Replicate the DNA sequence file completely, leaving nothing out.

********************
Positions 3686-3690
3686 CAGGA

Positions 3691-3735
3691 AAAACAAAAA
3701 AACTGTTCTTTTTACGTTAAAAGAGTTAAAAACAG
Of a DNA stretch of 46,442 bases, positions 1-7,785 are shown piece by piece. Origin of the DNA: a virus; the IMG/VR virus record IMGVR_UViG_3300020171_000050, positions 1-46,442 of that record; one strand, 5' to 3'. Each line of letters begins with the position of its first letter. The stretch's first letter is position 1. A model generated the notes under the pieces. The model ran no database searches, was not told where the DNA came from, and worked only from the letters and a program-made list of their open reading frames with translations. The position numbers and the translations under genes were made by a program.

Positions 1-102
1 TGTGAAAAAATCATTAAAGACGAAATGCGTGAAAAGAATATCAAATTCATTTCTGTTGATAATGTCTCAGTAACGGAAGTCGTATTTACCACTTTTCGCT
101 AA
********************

Positions 3686-3690
3686 CAGGA

Positions 3691-3735
3691 AAAACAAAAA
3701 AACTGTTCTTTTTACGTTAAAAGAGTTAAAAACAG
Of a DNA stretch of 46,442 bases, positions 1-7,785 are shown piece by piece. Origin of the DNA: a virus; the IMG/VR virus record IMGVR_UViG_3300020171_000050, positions 1-46,442 of that record; one strand, 5' to 3'. Each line of letters begins with the position of its first letter. The stretch's first letter is position 1. A model generated the notes under the pieces. The model ran no database searches, was not told where the DNA came from, and worked only from the letters and a program-made list of their open reading frames with translations. The position numbers and the translations under genes were made by a program.

Positions 1-102
1 TGTGAAAAAATCATTAAAGACGAAATGCGTGAAAAGAATATCAAATTCATTTCTGTTGATAATGTCTCAGTAACGGAAGTCGTATTTACCACTTTTCGCT
101 AA